l. A writing instrument device for cutting a single sheet of paper at a time without danger of cutting the user, comprising a ballpoint pen having an elongate pen body, and a manually-depressible plunger extending axially of said pen body, with an exposed end of said plunger projecting through an opening in an end of said pen body and surrounded by a lip defining said opening, for extending and retracting a ballpoint at the other end of the pen body, said exposed end of the plunger serving as a blade-holding member and having a gauging surface adapted to be pressed flatwise against and drawn across a sheet of paper to be cut; and a blade fixedly secured in and having a cutting edge sloping down to and terminating at said surface and protruding therefrom a distance substantially equal to the thickness of a sheet of paper to be cut, said surface having an area flanking said blade and sufficient in extent to serve as a gauge that limits penetration of said blade to a single sheet of paper and prevents penetration of said blade into the skin of a user when said plunger is fingeroperated to extend or retract the ballpoint.

2. A device in accordance with claim I, wherein the plunger is provided with a lateral offset adapted to engage the lip of the opening when the plunger is pressed laterally during a cutting operation.

3. A device in accordance with claim 1, wherein the blade-holding member is provided with at least one flat area laterally of and angularly disposed with respect to the gauging surface such that it provides a guide in properly orienting the device and in using it with a straight-edge.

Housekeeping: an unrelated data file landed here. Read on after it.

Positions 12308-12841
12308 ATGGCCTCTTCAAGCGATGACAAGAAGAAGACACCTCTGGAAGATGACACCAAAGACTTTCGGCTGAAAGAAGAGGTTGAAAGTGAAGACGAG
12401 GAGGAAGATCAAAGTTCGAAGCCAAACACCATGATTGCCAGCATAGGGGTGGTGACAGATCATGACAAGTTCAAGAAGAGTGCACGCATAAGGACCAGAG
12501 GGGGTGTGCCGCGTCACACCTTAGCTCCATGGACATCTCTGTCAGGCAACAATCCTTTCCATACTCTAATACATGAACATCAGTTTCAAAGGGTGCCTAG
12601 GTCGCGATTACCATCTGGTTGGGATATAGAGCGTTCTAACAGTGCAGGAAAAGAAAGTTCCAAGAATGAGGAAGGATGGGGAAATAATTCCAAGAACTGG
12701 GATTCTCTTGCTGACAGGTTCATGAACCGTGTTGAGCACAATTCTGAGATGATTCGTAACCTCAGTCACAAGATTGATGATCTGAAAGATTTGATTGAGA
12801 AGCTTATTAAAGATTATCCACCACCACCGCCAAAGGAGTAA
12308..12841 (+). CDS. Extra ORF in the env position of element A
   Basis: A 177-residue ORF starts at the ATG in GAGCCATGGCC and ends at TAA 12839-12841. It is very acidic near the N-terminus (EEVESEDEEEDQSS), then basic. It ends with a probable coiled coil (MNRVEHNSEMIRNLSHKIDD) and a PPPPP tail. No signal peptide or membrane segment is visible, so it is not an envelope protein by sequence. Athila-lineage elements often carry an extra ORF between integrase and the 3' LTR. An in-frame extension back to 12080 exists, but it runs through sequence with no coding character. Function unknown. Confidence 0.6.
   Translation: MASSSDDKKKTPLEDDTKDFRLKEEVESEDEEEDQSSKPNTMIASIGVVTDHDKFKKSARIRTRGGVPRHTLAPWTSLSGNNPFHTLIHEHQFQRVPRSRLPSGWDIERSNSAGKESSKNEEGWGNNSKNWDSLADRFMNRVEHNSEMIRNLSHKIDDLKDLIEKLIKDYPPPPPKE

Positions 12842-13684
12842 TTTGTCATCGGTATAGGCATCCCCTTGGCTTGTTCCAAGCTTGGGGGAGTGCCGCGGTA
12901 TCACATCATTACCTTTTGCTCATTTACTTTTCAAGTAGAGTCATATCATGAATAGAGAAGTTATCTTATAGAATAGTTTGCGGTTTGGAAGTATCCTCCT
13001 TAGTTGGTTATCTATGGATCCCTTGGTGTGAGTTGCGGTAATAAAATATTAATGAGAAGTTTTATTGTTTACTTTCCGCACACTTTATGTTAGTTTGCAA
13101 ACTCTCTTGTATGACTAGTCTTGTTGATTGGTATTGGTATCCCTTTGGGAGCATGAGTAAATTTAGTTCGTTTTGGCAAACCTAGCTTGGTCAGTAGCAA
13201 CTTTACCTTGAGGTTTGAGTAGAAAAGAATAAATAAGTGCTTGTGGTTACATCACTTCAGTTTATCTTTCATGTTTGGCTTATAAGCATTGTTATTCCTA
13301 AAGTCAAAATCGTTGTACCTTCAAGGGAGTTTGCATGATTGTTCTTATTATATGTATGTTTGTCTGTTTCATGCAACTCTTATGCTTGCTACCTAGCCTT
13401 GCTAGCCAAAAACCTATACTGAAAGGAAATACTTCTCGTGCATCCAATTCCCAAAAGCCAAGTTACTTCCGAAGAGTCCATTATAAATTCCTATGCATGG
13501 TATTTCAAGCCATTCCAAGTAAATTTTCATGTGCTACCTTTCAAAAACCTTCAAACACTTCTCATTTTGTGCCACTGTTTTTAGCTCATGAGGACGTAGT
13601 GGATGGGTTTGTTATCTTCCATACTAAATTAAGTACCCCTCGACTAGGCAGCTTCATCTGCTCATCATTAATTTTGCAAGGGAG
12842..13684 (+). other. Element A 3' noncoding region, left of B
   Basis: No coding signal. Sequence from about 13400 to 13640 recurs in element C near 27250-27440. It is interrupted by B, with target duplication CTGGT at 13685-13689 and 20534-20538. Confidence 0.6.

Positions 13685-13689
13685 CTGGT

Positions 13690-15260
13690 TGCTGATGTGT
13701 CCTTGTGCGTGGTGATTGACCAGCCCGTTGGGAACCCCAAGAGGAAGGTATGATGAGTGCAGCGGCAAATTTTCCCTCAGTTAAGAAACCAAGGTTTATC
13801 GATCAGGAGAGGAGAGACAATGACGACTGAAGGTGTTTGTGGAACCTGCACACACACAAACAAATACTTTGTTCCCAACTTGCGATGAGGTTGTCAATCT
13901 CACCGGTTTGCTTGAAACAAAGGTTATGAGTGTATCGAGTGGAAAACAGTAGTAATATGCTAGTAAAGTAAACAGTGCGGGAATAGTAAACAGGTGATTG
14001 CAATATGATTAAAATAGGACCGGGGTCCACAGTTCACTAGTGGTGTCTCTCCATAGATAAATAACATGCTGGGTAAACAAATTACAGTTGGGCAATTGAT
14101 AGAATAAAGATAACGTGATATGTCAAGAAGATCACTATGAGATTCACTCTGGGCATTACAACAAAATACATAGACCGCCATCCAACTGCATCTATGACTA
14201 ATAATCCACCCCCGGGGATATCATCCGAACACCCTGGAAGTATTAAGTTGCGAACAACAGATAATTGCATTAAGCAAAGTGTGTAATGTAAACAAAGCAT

4. A device in accordance with claim 1, wherein the blade protrudes from the gauging surface a distance within the range of about 4 to about 25 mils.

5. A device in accordance with claim 4, wherein the gauging surface has an area within the range of about one two-hundred fiftieth to about one-sixteenthh of a square inch.

Patent Citations
Cited PatentFiling datePublication dateApplicantTitle
US1134500 *Dec 11, 1913Apr 6, 1915Frank L AnttilaPaper and twine cutter.
US1216889 *Feb 7, 1916Feb 20, 1917Floyd F ToddEnvelop-opener.
US1274966 *Feb 26, 1918Aug 6, 1918Fred E GeiserPaper-clipper.
US1374882 *Sep 10, 1920Apr 12, 1921George V CurtisClip
US1503739 *Mar 10, 1924Aug 5, 1924Zurcher GottliebFlaying knife
US1627515 *May 18, 1926May 3, 1927Laird Carl LReefing iron
US2145985 *Oct 27, 1936Feb 7, 1939Krajicek Charles CRoofing cutter
US2215216 *Dec 14, 1936Sep 17, 1940Gits Joseph ACutting implement
US2237331 *Jun 28, 1938Apr 8, 1941Conrad Razor Blade Co IncCutting device
US2555142 *Sep 17, 1946May 29, 1951Levin Henry HCutter
US2679098 *Mar 18, 1952May 25, 1954Louis A DeickenEnvelope opener
US2688187 *Nov 6, 1948Sep 7, 1954Pauli Hjalmar IBlade holder
US2743519 *Jun 17, 1955May 1, 1956James Hazelton CharlesCutter for facilitating peeling of citrus fruits
US3009246 *Jun 14, 1960Nov 21, 1961Harry D ReeveWallpaper edge trimmer
US3249091 *Jun 15, 1964May 3, 1966Michael H FedermanCombined writing and cutting instrument
Referenced by
Citing PatentFiling datePublication dateApplicantTitle
US4324044 *Aug 4, 1980Apr 13, 1982Shahinian Jr LeeSurgical knife for precise depth of cut control
US5692694 *Jan 26, 1996Dec 2, 1997Samsung Electronics Co., Ltd.Method and apparatus for implementing servo control in video cassette recorders
US7267124Feb 7, 2006Sep 11, 2007Roberson Jr Travis HubertEmergency tracheostomy kit
US7832107 *Jul 22, 2009Nov 16, 2010William Matthew AmesDeburr device and method
US20090300922 *Jul 22, 2009Dec 10, 2009William Matthew AmesDeburr Device and Method
DE2720852A1 *May 9, 1977Aug 17, 1978Augustin GeorgCutting tool for removing coupon or article from newspaper etc. - has blade protruding beyond flat surface between holder ends
DE3029072A1 *Jul 31, 1980Feb 25, 1982Puech Georges LouisHand cutter tool for trimming e.g. newspapers - has shank with two-edge cutting blade on end with slanting guide surface
WO1985001431A1 *Oct 5, 1983Apr 11, 1985Jensen Ronald PScalpel with a fixed depth of cut
Classifications
U.S. Classification30/294, 30/DIG.300, 30/164.9, 30/317
International ClassificationB43K29/18, B26B11/00
Cooperative ClassificationY10S30/03, B43K29/18, B26B11/00
European ClassificationB26B11/00, B43K29/18